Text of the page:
Web Governance: Why Institutions Need to Care About Their Digital Presence
When selecting an institution to attend, most students based their decisions on the on-campus experience. With an unforeseeable future for campus life, an institution’s digital presence is more important than ever. First impressions are important, and prospective students will have all eyes on a school’s website. Having too many hands on the wheel can create a confusing, unattractive and off-brand website that will turn students away. It’s important for an institution to put their foot down and have a strict set of guidelines when it comes to creating website content and giving control over it. In this interview, Mark Rimar discusses the importance of web governance, how to take a more orderly approach to your website’s structural model, and its impact on the student experience.
The EvoLLLution (Evo): What is web governance?
Mark Rimar (MR): It’s a comprehensive way to manage your website. Generally, you’re talking about the checks and balances of publishing content to the web. Governance involves every level of CMS user and how they push content to the website through workflows.
Good governance also encompasses usability, ADA compliance, quality assurance, user experience and search engine optimization (SEO), among many other things. Each of these elements has its own set of rules and guidelines, which all relates back to content strategy. Good governance allows you to stay on track with your content strategy and website performance.
Evo: Consistency in the student experience is something that we’re all aware of this need for it, but why is web governance so important to delivering that consistent institutional brand?
MR: It’s really the glue that holds everything together in many ways. If your experience isn’t consistent, the end user will have a fragmented experience. There are few opportunities to onboard a student, so you need to be able to catch their attention right away. In today’s market, you won’t catch other students’ attention unless you have a strong and consistent brand.
Bottom line, students are looking for a well-branded experience as much as key information that will help them choose an institution. If they don’t get that information in a quick and timely manner, they’ll have time to rethink their opinion about your brand. You always want to make a great first impression. It’s important to make sure you’re taking every chance to make their experience easy and give them a brand they can feel good about becoming a part of.
Evo: How impactful is good SEO on converting prospects who aren’t necessarily looking for the institutional brand, but are instead looking for an educational experience?
MR: In general, if someone doesn’t have a specific institution that they’d like to attend in mind, their search can simply begin with typing “colleges near me” into Google. The better organic search results and SEO your site has, the more traffic you’ll receive from that general search. Organic SEO is as important as paid traffic.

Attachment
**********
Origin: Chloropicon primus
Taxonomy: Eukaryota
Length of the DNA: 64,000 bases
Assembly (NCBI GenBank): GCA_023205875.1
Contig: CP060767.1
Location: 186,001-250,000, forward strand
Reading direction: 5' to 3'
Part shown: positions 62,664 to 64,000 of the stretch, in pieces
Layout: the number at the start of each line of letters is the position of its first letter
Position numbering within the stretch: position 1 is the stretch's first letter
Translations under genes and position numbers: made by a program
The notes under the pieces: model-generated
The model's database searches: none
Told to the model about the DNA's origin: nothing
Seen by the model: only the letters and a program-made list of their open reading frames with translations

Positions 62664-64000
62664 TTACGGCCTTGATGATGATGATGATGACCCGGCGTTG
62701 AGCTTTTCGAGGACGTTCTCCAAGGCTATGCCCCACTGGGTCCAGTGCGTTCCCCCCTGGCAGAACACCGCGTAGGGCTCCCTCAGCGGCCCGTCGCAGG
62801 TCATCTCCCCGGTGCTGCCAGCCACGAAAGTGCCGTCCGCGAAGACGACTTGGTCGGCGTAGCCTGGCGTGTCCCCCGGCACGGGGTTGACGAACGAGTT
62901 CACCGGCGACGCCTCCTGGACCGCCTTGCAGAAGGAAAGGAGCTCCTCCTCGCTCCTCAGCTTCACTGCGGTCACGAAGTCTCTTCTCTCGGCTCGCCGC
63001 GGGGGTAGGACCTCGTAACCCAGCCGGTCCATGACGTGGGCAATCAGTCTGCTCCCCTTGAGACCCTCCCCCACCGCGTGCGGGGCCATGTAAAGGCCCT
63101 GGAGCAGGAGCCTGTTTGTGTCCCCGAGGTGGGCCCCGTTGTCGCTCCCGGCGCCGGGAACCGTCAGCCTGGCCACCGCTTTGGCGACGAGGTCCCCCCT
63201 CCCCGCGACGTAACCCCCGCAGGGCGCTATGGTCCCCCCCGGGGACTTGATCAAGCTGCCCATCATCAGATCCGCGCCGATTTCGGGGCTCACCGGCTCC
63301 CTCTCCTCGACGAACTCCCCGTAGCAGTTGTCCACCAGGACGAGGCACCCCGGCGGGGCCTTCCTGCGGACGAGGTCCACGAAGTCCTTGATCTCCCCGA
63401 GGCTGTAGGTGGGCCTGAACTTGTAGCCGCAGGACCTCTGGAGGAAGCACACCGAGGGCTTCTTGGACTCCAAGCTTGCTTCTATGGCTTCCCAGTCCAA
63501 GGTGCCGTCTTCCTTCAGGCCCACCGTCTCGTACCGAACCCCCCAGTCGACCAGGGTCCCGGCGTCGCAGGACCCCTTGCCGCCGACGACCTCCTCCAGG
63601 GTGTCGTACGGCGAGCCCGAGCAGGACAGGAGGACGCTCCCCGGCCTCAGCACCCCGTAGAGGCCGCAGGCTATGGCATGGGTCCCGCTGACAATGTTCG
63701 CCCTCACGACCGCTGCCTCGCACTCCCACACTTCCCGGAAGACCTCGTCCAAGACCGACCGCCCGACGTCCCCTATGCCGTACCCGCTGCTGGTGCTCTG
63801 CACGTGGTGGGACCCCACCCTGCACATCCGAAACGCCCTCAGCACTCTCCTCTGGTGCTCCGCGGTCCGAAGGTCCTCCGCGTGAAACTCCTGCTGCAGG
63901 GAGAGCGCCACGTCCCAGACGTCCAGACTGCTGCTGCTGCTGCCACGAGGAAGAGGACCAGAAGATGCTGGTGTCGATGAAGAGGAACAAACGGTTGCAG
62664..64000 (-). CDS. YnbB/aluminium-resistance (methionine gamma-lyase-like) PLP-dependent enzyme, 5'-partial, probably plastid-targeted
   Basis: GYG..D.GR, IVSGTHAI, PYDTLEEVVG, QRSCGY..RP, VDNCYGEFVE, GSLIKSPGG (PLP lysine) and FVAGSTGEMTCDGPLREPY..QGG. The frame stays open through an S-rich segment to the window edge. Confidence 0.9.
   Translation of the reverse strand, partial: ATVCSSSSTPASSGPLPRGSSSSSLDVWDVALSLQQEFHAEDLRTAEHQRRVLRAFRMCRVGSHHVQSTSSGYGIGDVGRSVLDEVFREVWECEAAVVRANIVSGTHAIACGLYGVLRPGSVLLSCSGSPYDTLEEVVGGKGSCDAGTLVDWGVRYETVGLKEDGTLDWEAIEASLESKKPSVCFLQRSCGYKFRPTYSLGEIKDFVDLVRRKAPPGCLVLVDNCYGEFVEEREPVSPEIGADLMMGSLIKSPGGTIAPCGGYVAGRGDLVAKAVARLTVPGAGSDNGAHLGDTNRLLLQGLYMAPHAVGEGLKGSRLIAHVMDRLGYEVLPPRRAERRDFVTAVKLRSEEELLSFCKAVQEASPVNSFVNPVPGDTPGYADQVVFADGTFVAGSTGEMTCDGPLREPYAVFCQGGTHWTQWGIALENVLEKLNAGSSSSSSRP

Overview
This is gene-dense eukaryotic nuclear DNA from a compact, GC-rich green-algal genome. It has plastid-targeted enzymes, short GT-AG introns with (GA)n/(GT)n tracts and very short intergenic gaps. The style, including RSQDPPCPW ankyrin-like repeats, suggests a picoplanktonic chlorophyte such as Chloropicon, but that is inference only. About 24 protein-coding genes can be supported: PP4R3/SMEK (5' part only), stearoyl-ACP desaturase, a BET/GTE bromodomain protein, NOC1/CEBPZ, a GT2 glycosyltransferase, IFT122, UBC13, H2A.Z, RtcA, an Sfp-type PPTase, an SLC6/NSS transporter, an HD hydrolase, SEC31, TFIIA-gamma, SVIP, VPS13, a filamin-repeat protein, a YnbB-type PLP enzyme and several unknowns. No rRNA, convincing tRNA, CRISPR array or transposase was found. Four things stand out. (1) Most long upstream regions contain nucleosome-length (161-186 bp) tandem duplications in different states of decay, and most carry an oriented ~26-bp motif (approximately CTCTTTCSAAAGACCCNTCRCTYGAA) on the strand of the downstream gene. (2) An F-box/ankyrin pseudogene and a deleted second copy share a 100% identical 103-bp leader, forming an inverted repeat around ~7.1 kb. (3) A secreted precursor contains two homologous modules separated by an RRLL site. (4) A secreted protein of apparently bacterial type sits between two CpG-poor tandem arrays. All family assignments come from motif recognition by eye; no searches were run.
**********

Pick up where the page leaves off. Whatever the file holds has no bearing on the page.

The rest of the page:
Even paid traffic needs to be fully optimized with the information on your site. If you’re not fully optimized, you might lose out to other institutions with similar information that are more SEO friendly. What I find is that we tend to focus more on the individual degrees that students are interested in pursuing because it’s a sweet spot. Students almost always want to know if you have the degree they want and will only come to your institution if you do. If they see your website at the top of their search results, and you have the academic program they’re looking for, there’s a greater chance that they’ll engage with your site.
There are a lot of variables to undergraduates’ decision-making. With good organic SEO, your site will show up higher in search results. Google’s search results are generally localized; an institution in Seattle isn’t going to appear first in the search results for someone in St. Louis, but optimizing for your local area enables you to win in our backyard.
If we find we’re not ranked as high as other institutions, we’ll assess how we can enhance the specific low-ranking degree or program. It’s a different challenge when someone doesn’t know a lot about your institution, so it’s a mix of organic and paid search.
Evo: How is your team able to create an orderly approach to web governance across SLU?
MR: The governance process began over 15 years ago with our first content management system. We have tried many different models over the years, but we have learned that we always need to be clear and communicate the process with the university’s community. This allows most people to understand that there is a process with rules. At the same time, you those rules need to be fair and understanding. It’s about building trust and personal relationships. We have regular meetings in which we try to be as clear as possible about the services that we’re going to provide for the university. We also are open to consulting and giving direction on the more important things that other units and end users can focus on.